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lip lit: holy hell

In late 1978, Patricia Feenan, her husband, and their two young sons moved to a twenty-five acre farm, just a forty-minute drive from Newcastle.  Nestled in the quiet countryside, but close enough to the city that Feenan’s husband could still drive to work, Feenan hoped that the farm would provide an idyllic childhood for her growing family, where they could laugh, play, and live their Catholic faith.

Later, the family had added two extra sons, and their parish was finally appointing a permanent priest to look after the community.  Father James Fletcher’s arrival was eagerly welcomed by his parishioners; especially by the families of young sons to whom Fletcher was instantly drawn.  These families, including Feenan’s, were excited that their priest was singling them out for special praise.  Two years later, Feenan’s eldest sons, Daniel and Luke, became official altar servers, while Feenan herself was asked to adopt various ministries within the church.  For a woman who had been raised in the Catholic Church, there could be no higher honour.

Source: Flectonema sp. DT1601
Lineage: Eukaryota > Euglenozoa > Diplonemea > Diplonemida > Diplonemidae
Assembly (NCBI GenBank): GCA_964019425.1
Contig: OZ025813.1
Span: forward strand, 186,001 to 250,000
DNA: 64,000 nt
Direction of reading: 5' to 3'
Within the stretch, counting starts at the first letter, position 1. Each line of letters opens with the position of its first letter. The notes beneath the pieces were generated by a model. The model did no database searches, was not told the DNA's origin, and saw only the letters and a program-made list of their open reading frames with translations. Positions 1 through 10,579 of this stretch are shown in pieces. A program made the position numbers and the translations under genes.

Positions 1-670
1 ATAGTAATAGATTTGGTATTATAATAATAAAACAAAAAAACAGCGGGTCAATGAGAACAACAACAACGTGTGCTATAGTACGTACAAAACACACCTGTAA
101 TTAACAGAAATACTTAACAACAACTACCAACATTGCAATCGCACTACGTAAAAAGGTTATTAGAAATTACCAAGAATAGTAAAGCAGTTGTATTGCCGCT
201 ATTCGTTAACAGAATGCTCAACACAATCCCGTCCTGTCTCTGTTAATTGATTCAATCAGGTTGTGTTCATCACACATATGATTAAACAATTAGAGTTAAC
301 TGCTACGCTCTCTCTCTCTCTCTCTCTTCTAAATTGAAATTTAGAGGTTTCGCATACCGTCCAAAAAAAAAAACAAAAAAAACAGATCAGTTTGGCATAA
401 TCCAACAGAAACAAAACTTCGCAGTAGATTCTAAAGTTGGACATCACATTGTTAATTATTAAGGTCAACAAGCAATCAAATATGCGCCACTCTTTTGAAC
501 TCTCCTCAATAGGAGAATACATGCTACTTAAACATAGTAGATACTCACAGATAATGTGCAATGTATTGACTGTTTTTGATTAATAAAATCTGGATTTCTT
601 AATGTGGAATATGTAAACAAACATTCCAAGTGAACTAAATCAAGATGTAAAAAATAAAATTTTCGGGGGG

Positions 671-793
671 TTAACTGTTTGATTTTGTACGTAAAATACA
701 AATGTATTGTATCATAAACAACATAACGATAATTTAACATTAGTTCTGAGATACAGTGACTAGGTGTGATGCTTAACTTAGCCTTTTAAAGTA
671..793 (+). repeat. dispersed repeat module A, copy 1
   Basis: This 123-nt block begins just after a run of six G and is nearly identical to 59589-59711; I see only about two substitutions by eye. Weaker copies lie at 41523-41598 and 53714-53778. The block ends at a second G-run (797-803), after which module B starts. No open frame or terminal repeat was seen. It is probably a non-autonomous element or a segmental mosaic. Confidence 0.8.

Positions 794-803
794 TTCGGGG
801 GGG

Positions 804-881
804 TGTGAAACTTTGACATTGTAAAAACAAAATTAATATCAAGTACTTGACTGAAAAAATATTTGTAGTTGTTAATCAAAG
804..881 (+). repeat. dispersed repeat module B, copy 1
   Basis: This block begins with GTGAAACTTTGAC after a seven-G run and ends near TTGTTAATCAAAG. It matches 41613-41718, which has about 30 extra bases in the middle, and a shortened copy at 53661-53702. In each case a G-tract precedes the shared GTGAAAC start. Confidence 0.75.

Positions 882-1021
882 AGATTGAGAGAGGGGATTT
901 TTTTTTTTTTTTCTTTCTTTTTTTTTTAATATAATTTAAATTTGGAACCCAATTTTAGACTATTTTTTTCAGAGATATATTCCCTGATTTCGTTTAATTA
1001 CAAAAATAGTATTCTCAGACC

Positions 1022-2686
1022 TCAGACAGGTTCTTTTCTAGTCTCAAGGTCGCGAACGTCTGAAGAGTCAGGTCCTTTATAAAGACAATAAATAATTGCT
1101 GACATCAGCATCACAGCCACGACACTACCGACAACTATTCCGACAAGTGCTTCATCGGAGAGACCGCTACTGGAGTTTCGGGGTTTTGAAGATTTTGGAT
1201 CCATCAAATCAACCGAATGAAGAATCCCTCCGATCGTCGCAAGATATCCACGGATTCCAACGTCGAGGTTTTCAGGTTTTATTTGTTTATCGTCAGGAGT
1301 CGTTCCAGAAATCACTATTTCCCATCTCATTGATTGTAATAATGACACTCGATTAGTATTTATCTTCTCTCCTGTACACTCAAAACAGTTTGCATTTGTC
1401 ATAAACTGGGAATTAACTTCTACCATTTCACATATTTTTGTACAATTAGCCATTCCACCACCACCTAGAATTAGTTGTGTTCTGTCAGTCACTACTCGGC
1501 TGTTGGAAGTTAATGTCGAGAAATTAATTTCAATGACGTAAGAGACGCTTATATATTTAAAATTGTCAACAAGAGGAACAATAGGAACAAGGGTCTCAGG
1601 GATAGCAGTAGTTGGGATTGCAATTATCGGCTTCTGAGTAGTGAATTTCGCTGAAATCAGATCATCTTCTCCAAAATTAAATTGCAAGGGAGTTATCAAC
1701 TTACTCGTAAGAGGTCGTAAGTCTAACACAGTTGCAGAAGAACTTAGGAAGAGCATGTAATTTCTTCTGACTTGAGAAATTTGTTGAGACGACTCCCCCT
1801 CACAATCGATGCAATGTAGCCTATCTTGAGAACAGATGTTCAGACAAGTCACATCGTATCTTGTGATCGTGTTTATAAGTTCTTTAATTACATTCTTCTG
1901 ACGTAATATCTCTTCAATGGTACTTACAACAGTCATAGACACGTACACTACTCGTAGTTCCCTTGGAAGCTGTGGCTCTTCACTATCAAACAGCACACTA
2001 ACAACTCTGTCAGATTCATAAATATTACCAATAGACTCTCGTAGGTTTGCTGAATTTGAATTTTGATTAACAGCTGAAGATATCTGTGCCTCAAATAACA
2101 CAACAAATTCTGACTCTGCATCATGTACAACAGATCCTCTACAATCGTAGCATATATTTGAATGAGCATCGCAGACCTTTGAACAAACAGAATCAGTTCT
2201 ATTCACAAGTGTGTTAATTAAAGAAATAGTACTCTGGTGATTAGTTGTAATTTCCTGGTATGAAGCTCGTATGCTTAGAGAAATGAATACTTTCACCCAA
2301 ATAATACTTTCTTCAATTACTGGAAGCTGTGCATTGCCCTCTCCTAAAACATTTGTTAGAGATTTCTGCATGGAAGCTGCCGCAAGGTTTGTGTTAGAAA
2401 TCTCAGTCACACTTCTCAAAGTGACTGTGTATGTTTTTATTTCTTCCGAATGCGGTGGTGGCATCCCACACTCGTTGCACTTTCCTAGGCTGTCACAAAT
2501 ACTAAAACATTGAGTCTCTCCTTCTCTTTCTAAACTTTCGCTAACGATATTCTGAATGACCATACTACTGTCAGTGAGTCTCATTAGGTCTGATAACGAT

The behaviour of Daniel Feenan over the next few years therefore caused confusion within the family.  Formerly an excellent student, eager to please and very generous, Daniel’s life became characterised by drinking, relationship problems, and suicidal thoughts.  Eventually Feenan realised that her son’s behaviour matched all the characteristics of someone who had been sexually abused.  It didn’t take long to figure out who his abuser had been:  the very priest they had been so friendly with, allowed into their home, and considered to be their friend.

Particularly in the last few years, there has been an increased interest in the abuse claims made against Catholic priests.  Feenan’s book, Holy Hell, is not the first to expose the rampant abuse; however, it is incredibly honest, and gives readers an insight into an unimaginable situation.  I found myself ignoring grammatical errors and Feenan’s sometimes uneven writing style, just because it was so refreshing to read a non-sensationalist piece about child abuse.  Holy Hell is honest, raw, and heartbreaking.

I would recommend Holy Hell to readers who are interested in understanding how child abuse affects not only its victims, but whole families and communities as well.  Readers looking for cheap thrills will be bitterly disappointed, as Feenan’s work is deeply personal, not filled with lurid details.  It would also be interesting to readers hoping to understand how the modern Australian legal system deals with cases of child abuse, especially those so closely tied to religion.


Holy Hell is published by Fontaine Press


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